The Greek that is translated in English as “If the foot would say, ‘Because I am not a hand'” is translated in Alekano as “our foot cannot say to our hand,” since in that language body parts need to have an obligatory possessive designator attached (Source: Larson 1998, p. 42)
The Greek that is translated as “in him was life” or similar in English is translated in Shipibo-Conibo as “that Word also caused to live,” in Umiray Dumaget Agta as “he is the one who gives life,” and in Tzotzil (San Andres) as “everything alive lives because of him,” and in Alekano as “he is the father of life.” (Source: M. Larson / B. Moore in Notes on Translation February, 1970, p. 1-125.)
The Greek that is translated in English as “an eye for an eye” is translated in Alekano as “if someone gouges out your eye, gouge out his eye,” since in that language body parts need to have an obligatory possessive designator attached (Source: Larson 1998, p. 42)
The Greek that is translated as “that you may be mature and complete” or similar in English is translated in Alekano as “your life will become whole,” in Rincón Zapotec as “finish becoming perfect,” and in Eastern Highland Otomi as “that is what will cause our hearts to be mature.”
(Source: Ellis Deibler in Notes on Translation July, 1967, p. 5ff.)
The Greek that is translated in English as “the light” is translated in John 1:8 in Alekano as “the father of light,” in Xicotepec De Juárez Totonac as “the true light,” and in Tenango Otomi as “that one who opens the hearts of the people.”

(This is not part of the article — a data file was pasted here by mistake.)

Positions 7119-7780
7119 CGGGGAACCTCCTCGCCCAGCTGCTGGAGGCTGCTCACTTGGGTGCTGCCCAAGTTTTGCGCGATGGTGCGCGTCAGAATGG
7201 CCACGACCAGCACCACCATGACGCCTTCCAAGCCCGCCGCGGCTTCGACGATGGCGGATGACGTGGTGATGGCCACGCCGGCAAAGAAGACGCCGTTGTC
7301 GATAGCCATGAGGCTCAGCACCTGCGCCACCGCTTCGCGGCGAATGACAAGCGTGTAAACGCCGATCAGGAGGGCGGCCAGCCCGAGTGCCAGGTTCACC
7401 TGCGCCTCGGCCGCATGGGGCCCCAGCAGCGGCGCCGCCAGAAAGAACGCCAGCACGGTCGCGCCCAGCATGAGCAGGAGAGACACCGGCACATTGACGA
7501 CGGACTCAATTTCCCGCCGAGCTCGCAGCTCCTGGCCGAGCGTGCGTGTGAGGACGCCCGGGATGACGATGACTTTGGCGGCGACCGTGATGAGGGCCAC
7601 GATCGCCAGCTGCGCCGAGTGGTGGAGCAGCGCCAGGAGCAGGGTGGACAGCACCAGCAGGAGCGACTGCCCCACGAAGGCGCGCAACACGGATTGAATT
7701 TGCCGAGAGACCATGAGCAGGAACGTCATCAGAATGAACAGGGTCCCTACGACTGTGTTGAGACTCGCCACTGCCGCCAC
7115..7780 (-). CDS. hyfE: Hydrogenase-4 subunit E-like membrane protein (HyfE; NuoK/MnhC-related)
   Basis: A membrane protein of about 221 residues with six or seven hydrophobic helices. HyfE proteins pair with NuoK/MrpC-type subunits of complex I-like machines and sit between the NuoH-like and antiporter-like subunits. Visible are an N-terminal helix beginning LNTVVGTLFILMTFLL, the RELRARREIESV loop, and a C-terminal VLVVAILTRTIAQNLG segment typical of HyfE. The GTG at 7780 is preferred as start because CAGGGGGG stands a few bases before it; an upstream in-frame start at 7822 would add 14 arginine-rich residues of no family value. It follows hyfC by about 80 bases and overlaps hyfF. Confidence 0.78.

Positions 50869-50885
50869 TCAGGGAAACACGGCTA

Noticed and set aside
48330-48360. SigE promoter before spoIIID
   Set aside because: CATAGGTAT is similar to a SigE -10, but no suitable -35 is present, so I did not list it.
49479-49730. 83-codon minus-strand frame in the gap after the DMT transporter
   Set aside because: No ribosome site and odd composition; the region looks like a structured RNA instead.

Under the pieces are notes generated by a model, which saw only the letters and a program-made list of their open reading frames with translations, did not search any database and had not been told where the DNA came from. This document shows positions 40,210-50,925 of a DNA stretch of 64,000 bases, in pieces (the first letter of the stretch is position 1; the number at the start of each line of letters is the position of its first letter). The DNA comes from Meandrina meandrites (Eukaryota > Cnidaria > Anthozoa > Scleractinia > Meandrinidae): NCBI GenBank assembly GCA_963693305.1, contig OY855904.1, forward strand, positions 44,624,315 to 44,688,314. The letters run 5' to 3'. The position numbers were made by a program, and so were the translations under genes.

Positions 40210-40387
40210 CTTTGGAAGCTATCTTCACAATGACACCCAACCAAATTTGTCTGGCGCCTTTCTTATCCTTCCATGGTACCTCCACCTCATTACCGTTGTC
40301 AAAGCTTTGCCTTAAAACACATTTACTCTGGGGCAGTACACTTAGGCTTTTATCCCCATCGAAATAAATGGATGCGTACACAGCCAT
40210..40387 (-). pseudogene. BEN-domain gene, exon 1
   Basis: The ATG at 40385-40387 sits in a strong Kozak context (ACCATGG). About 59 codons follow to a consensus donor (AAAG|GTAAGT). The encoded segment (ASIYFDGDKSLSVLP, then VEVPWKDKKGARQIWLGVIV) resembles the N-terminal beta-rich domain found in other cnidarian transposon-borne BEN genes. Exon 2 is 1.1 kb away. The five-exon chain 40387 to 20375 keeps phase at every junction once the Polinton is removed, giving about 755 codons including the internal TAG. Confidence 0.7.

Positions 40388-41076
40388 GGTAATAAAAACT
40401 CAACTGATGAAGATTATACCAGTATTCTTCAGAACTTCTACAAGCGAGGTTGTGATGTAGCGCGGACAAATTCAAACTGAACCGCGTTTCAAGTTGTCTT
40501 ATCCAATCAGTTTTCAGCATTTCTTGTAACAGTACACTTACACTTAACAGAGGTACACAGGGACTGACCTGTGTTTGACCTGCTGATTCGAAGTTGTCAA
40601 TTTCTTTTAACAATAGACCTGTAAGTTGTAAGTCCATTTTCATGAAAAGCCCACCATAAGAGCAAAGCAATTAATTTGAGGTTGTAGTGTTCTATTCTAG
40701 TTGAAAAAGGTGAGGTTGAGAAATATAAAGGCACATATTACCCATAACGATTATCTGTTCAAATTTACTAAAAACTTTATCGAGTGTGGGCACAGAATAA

“We’ve been working on the Nukna translation of the book of John, and recently came to Jesus’ famous statement in John 8:12, ‘I am the light of the world.’ As we discussed how to best translate this metaphor, we realized that there was a problem. There is a Nukna word for light — yam — but it’s not possible to say just yam by itself. Light always has a source, and grammatically that source must be included, either by mentioning the actual source or by using a possessive pronoun — ‘its light,’ ‘their light,’ etc. It would be ungrammatical to just say ‘light.’ ( This grammatical feature is known as ‘inalienable possession.’) To literally translate ‘I am the light of the world’ into Nukna would lead to an unacceptable Nukna sentence.
“One idea we’ve had is to use a common source of light that the Nukna people are familiar with: the bamboo torch. The Nukna people live in a remote area without electricity. To see at night, they often light up a species of bamboo named kup. Kup burns with a blazing brightness, and a long piece can be held as a torch, enabling a person to walk at night around the otherwise pitch black village. So in Nukna, Jesus’ words would read, ‘I am like a bamboo torch [kup] that shines its light to the world.’
“Our translation team needs to do further testing to see if this figure of speech is communicating accurately and powerfully. Please pray for us, that God would guide us as we seek to communicate this concept, as well as many others, into the Nukna language in a dynamic and life-changing way. ‘It’s like the light of a bamboo torch shining in the darkness, and the darkness has not overcome it.’ (John 1:5).”
Likewise, Mungaka also uses “torch” (source: Nama 1990).
The Greek that is translated as “the wise and the foolish” or the “educated and the uneducated” in English is translated in Alekano as “those who have spoken school and those who have not spoken school.” (Source: Larson 1998, p. 86)